JAKARTA (TheInsiderStories) – Japan‘ exports recorded JPY6.36 trillion (US$58.61 billion) in September 2019, dropped 5.2 percent compared to the same period in the previous year, dragged down by auto parts and semiconductor production equipment, quoted from Japan’ Custom Office on Monday (10/21).
In terms of destination countries, Japan’ exports have declined to almost all countries. The sharpest decline in exports occurred in the United States (US) by 7.9 percent.
To the Asian countries down 7.8 percent, including in South Korea which lowered 15.9 percent, to Thailand 14.4 percent and to China by 6.7 percent. Japan‘ exports have only increased to a few countries, one of which to the Middle East by 8.5 percent.
The decline did not only occur in terms of exports, Japanese imports also recorded a decrease of 1.5 percent. The highest decrease occurred in mineral fuels and raw materials. Based on the country of origin, imports declined the most from the Middle East region.
The deficit remained for the seventh consecutive month but narrowed by 16.7 percent from the previous month to JPY97.2 billion on a seasonally adjusted basis. The deficit reflected a faster decline in exports (down 5.2 percent in annual basis) than imports (down 1.5 percent year on year).
Reflecting weaker-than-expected September results, IHS Markit estimates export volumes to drop 1.0 percent quarter to quarter (QoQ) in the third quarter of 2019 and import volumes to rise 1.7 percent QoQ. The Rugby World Cup may have mitigated negative effects to service income from lower number of visitors from China and South Korea and lower spending by tourists.
However, net exports are likely to give a negative contribution of 0.2 percentage points to real GDP growth in the third quarter of 2019, a milder than that in the second quarter. The increase in exports and imports of semiconductors, said the analysts, signals a recovery in the tech cycle, an initial agreement in trade talks between the US and China also eased the risk of erosion in Japan’s exports.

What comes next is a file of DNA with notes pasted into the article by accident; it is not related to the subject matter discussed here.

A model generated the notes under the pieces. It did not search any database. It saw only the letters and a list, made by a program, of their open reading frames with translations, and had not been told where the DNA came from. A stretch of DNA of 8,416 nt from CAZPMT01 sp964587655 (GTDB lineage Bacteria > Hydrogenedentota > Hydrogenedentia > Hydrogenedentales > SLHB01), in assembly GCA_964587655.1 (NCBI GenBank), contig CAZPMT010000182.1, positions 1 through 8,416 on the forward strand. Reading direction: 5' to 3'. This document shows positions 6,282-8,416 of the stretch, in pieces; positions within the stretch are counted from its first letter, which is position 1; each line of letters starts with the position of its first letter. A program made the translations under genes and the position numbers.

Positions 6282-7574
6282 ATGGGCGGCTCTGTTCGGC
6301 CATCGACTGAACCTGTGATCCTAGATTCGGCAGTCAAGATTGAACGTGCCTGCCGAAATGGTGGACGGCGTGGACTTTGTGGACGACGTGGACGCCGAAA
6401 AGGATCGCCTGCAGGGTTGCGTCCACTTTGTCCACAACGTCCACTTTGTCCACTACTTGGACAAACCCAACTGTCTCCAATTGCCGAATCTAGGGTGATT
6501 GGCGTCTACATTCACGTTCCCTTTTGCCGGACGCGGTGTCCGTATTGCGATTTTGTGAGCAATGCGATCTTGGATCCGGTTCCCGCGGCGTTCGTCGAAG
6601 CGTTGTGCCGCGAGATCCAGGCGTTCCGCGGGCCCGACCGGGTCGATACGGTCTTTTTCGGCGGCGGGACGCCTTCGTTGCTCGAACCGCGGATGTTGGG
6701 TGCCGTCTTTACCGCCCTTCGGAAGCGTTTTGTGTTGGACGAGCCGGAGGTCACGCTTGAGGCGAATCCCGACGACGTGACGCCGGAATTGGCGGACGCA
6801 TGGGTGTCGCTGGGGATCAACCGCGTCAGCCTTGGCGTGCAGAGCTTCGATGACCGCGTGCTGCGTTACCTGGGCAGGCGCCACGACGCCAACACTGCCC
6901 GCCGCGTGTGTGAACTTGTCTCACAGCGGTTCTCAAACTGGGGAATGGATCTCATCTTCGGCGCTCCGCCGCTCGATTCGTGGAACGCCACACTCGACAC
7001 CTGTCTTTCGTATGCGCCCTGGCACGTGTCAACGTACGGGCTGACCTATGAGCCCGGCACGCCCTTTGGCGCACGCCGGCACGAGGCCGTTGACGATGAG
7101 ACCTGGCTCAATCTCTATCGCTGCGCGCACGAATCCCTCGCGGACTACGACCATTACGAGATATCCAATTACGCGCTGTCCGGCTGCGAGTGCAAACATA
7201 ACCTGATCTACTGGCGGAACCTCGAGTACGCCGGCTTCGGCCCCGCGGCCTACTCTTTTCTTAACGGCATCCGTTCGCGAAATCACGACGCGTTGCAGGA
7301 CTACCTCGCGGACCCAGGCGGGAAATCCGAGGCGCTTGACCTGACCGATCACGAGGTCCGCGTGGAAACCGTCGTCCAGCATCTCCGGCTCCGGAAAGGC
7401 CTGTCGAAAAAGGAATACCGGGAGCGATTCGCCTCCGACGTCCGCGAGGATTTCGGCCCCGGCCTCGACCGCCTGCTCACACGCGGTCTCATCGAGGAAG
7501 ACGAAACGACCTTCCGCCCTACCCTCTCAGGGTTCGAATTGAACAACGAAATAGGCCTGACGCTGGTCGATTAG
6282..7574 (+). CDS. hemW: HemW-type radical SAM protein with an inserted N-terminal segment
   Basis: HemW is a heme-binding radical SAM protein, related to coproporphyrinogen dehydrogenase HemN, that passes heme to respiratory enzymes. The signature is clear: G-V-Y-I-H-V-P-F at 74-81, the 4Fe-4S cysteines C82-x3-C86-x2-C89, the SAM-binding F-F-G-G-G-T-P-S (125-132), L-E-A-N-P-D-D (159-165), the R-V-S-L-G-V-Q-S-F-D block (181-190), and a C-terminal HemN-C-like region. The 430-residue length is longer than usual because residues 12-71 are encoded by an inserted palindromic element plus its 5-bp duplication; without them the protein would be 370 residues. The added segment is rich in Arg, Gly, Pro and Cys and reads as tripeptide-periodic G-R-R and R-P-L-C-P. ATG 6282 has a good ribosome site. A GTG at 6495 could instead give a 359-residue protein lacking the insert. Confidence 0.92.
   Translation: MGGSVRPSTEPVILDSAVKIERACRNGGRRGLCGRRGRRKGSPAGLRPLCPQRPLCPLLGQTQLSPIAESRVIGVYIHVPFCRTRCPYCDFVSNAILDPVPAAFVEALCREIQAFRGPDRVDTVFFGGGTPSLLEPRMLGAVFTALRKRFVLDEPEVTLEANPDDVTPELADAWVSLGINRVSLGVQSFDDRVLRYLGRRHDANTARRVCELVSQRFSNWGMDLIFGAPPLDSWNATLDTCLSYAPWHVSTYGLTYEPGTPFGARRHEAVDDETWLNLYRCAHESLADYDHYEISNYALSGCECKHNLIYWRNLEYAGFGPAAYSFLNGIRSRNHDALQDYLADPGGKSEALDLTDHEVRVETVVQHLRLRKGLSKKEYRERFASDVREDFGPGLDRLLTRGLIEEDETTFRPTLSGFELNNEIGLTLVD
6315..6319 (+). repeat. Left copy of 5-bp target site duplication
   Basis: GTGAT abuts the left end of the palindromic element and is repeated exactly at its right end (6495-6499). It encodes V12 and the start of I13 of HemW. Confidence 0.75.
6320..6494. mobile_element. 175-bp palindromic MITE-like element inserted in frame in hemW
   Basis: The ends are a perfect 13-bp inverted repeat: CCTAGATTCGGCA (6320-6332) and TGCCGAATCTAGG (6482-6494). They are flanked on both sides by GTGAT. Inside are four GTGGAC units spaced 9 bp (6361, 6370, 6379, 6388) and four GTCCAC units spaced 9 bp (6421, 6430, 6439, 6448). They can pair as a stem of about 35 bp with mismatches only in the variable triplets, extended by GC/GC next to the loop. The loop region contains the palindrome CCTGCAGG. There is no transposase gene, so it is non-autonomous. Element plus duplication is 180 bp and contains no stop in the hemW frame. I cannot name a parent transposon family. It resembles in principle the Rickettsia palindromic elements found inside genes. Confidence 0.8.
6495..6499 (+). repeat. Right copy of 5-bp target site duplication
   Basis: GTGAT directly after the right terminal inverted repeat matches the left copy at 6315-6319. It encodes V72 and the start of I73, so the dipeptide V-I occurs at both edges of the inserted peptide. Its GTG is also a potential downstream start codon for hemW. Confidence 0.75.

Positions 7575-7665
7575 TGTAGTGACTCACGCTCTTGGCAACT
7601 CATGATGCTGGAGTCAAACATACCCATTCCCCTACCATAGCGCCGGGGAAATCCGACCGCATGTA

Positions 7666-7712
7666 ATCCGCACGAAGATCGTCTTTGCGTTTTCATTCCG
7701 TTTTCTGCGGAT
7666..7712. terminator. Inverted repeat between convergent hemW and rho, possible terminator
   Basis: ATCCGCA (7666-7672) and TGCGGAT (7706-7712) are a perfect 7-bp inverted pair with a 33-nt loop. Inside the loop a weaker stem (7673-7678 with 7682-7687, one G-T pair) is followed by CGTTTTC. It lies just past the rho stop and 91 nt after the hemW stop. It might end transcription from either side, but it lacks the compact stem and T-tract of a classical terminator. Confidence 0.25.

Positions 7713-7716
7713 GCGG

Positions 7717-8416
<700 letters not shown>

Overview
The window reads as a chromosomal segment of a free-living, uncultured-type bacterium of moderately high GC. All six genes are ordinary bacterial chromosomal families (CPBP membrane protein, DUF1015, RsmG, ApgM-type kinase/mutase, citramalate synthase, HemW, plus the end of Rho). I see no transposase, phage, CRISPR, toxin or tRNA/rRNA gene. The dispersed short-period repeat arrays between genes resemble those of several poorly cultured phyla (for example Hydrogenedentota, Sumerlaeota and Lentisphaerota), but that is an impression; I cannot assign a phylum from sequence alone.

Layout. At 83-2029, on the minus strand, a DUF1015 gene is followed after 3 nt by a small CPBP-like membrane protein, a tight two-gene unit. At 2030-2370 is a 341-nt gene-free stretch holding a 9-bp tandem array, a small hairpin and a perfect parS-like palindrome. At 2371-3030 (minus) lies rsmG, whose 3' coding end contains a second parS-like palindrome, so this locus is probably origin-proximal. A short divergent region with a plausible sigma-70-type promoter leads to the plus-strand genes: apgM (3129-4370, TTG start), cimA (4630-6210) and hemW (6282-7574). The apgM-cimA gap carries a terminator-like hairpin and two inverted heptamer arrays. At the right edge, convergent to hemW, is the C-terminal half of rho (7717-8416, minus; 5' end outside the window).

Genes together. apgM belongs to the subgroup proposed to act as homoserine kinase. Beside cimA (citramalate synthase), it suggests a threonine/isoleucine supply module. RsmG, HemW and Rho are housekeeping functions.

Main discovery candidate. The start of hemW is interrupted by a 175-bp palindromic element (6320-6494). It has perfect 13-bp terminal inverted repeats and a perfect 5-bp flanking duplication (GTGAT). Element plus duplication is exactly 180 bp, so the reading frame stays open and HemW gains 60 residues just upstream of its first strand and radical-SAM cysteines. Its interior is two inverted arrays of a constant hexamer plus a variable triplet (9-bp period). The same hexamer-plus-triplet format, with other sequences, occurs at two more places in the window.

That said, repercussions from the largest economy’ trade tensions are likely to persist, and weak investment and consumer spending of the two major trading partners of Japan – could continue to weigh on exports of ordinary machinery and autos, Japan’s major export products.
Earlier, Japan also made a deal with US that will cut tariffs on agricultural and industrial products as well as provide rules for digital trade while further staving off the threat of higher US car duties.
President Donald Trump said the first-phase deal would open up Japanese markets to some $7 billion worth of US products annually, cutting Japanese tariffs on American beef, pork wheat, and cheese. While, Japanese Prime Minister Shinzo Abe, said he had received reassurance from Trump that the US would not impose previously threatened “Section 232” national security tariffs on Japanese car imports.
Japan agreed to cut or eliminate tariffs on beef, pork and other commodities on a level similar to what Tokyo agreed to in the Trans-Pacific Partnership – a trade deal that the president withdrew from during his early days in office. The deal could provide some badly needed relief to US farmers who have been hit hard by Trump’s trade fight with China.
US Trade Representative Robert Lighthizer said, that the two countries would tackle cars in a later round of negotiations expected to start next April. Autos are the biggest source of the $67 billion’ US trade deal, and Trump has frequently complained that US automakers do not enjoy equal access to Japan’ market.
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